5 Common Traits of people with bad money habits

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Are you ready to examine your spending habits to see if they are harming you financial well-being?

Remember, you can fool other people most of time, but do you really want to fool yourself?  Do you lie awake at night worrying about how you can afford to pay your debts? If you fall in the category of the people described below, you should seriously consider how to change your spending habits.

Using credit cards to pay for expenses when you don’t have the money to pay off the card

Credit cards are such a convenient and easy way to purchase things you want. Do you use your card to make purchases even when you know you don’t have enough money in the bank to make the payment at the end of the month?

Unless you are sure that you can pay of the credit in full at the end of the month, don’t use it. Wait to make your purchase when you have the money in the bank.

Roland Bleyer of Credit World warns about commonly held myths about credit cards.

“Credit card holders will often charge a lot of money on their cards and then take their time paying it off under the false assumption that doing so helps their credit score. According to this logic, as long as the user stays within their spending limit, they are not doing any harm. Unfortunately, the opposite is true” Roland founded Credit World in 2005.

Not keeping track of your budget.

Assuming that you have made a budget, this is a total waste of time if you do not track your expenses against it. If you regularly spend in excess of your budget, you have either not been honest with yourself when you made the budget, or if you have, you need to adjust your spending to keep to it. Certified Financial Planner Jeff Rose advises; “When the month is over, categorize and add up your expenses. Many people overspend on the following categories: 

– Groceries 

– Clothing 

– Entertainment 

– Eating Out

These are categories you should monitor carefully.

Once you know how much you’re spending in your categories, make a few goals. Try lowering how much you’re allowed to spend in your problem categories incrementally, month by month.” Jeff is the CEO of Alliance Wealth Management.

Spending more than you want to earn reward points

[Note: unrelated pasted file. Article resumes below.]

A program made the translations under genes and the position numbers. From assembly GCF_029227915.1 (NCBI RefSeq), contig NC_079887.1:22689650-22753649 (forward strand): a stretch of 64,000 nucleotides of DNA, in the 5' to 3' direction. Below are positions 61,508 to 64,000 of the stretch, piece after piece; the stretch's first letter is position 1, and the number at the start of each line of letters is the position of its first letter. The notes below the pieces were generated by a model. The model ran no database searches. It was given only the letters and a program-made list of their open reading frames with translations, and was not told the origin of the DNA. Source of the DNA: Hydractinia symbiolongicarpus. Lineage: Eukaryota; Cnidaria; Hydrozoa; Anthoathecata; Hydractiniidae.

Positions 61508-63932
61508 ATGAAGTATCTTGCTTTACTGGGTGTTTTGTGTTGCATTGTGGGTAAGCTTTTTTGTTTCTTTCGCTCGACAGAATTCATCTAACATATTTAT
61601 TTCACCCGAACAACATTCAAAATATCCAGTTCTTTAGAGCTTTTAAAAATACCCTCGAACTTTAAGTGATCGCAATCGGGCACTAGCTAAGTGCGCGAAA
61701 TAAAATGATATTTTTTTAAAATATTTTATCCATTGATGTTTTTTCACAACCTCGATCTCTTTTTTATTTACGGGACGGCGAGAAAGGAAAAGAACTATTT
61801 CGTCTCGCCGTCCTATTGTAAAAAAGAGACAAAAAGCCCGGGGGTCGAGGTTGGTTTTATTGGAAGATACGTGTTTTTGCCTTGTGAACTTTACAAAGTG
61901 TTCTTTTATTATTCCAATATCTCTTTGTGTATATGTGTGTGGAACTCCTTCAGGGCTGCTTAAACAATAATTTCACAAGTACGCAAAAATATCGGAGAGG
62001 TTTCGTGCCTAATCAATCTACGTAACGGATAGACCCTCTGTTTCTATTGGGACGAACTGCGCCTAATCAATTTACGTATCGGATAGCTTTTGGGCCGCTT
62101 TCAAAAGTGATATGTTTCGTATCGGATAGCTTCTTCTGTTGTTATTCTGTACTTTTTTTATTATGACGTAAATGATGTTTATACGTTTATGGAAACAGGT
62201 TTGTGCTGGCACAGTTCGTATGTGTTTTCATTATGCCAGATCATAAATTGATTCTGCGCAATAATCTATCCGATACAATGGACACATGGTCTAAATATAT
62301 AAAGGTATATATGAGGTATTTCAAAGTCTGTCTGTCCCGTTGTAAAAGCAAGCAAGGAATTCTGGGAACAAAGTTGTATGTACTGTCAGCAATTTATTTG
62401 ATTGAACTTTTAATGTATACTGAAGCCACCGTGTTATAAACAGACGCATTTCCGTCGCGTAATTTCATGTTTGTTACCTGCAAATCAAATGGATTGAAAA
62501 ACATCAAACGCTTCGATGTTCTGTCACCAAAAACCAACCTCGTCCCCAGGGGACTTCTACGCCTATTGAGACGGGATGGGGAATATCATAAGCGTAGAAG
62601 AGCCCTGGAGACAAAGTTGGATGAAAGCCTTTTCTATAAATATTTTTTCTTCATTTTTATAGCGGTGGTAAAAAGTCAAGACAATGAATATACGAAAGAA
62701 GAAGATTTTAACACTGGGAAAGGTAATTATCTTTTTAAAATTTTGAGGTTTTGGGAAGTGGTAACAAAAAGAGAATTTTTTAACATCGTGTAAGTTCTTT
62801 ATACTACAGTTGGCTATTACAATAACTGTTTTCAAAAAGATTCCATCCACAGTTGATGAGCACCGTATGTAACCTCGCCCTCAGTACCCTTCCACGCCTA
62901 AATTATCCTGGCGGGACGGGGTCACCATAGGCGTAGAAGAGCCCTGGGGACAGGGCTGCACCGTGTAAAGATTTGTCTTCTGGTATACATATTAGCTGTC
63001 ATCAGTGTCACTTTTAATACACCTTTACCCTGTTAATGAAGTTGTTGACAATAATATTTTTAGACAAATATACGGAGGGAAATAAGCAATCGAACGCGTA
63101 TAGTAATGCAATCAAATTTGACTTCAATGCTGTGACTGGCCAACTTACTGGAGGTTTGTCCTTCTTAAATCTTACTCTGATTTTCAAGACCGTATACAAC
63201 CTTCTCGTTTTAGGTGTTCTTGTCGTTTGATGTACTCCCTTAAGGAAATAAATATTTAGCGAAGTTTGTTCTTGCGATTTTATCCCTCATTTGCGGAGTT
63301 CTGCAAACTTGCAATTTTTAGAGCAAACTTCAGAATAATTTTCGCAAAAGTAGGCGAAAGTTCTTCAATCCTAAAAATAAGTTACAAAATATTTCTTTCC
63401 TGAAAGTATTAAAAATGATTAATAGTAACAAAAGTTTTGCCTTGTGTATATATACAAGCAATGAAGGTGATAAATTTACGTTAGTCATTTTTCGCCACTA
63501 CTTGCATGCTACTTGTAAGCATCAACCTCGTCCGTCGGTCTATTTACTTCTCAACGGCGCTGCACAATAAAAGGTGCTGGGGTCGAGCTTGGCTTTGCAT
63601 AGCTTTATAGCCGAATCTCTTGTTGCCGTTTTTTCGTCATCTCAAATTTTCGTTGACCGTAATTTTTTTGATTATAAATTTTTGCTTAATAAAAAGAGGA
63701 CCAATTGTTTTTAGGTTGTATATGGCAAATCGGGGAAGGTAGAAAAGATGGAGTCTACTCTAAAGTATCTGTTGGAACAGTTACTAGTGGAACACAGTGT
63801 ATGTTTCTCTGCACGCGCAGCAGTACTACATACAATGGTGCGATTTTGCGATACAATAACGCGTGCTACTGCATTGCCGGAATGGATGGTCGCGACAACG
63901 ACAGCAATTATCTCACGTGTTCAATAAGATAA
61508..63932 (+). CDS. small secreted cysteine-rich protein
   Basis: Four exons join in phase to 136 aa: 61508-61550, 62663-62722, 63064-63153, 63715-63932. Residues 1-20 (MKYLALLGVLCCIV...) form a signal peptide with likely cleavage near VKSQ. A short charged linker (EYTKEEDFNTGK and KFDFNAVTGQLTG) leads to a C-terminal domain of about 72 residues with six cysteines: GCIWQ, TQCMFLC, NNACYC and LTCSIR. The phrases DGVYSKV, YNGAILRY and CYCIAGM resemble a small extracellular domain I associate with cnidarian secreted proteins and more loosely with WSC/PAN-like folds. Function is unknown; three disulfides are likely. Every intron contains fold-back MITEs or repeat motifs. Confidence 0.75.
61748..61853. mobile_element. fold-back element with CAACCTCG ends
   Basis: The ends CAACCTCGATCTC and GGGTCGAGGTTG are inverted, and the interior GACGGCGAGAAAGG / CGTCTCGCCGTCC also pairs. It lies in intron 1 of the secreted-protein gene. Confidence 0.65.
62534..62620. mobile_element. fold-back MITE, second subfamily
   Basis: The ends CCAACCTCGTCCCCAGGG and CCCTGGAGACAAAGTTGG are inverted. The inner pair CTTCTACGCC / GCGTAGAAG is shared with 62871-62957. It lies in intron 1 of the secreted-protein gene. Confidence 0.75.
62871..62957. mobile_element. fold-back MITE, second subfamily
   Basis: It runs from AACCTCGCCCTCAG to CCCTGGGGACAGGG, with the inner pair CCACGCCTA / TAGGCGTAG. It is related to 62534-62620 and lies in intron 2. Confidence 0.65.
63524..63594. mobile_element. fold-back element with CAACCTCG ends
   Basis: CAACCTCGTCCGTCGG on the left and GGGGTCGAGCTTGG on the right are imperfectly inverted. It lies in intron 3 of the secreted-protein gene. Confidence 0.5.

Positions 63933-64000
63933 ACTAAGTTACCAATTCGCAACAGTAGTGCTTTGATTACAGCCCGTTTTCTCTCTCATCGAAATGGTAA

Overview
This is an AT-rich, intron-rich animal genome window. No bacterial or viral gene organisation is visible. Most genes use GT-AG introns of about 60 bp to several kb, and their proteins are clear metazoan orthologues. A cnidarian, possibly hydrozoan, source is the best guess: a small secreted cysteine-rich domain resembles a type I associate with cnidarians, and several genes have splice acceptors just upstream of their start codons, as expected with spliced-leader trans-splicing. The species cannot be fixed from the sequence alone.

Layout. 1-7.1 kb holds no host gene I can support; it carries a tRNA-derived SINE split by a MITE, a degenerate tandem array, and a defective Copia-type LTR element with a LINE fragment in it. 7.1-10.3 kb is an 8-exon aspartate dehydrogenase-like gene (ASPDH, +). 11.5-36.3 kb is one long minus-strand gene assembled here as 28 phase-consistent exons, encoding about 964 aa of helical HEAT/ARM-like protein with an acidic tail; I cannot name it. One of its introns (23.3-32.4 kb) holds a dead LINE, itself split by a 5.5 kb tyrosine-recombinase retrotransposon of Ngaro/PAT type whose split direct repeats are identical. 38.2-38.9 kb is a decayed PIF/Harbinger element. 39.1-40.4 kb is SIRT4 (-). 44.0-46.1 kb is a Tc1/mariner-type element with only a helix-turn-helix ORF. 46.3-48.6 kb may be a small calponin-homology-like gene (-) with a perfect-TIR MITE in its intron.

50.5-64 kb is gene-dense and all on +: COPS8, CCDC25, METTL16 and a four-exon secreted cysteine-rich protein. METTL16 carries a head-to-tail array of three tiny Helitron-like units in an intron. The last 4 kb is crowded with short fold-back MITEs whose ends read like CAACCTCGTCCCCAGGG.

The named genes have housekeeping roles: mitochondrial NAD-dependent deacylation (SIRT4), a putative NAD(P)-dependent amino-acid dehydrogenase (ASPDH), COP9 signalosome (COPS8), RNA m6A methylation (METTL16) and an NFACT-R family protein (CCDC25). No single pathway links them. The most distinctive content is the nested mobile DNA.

Don’t get sucked into buying things you don’t really need just so that you can earn reward points. In this day and age almost every department store and supermarket has its own reward card system. Have you given any thought to how this financed? Are you in fact spending more to cover the costs of the reward you hope to earn? If you don’t need it, don’t buy it.

Leslie Tayne of Tayne Law Group P.C. warns;

“Provided they’re used responsibly, rewards credit cards can be an awesome thing. However, if you find yourself using a credit card just so you can rack up more points, you might be in for a world of trouble. This can be incredibly problematic if you’re trying to follow a strict budget or struggle to keep yourself from splurging on frivolous purchases.” Leslie is a business debt-related attorney and advisor.

Buying on impulse

If you are trying to get ahead with saving for a special purchase then always have a shopping list with you when you go shopping.  TV is constantly bombarding us with special super duper deals that you absolutely must have. Resist the temptation to buy on impulse and only buy what you need.

Using one credit card to pay off another

This is also known as robbing Peter to pay Paul and is a seriously bad habit. I am not referring to transferring all your debt on a high interest card to a low interest card. This can in fact help in the short term, provided that you pay it all out within the specified time. I am referring to using your normal Visa card, for example to pay out a normal Mastercard. You are merely fooling yourself it you believe that this solves any problems. Remember, the more cards you have, the easier it will be to run up serious debt.

Authors Bio

Barney Delcarmen is a freelance writer for CreditCard.com.au and successful businessman in his own right; drawing on his personal experience in life and in business he shares his insights into personal finance and money management.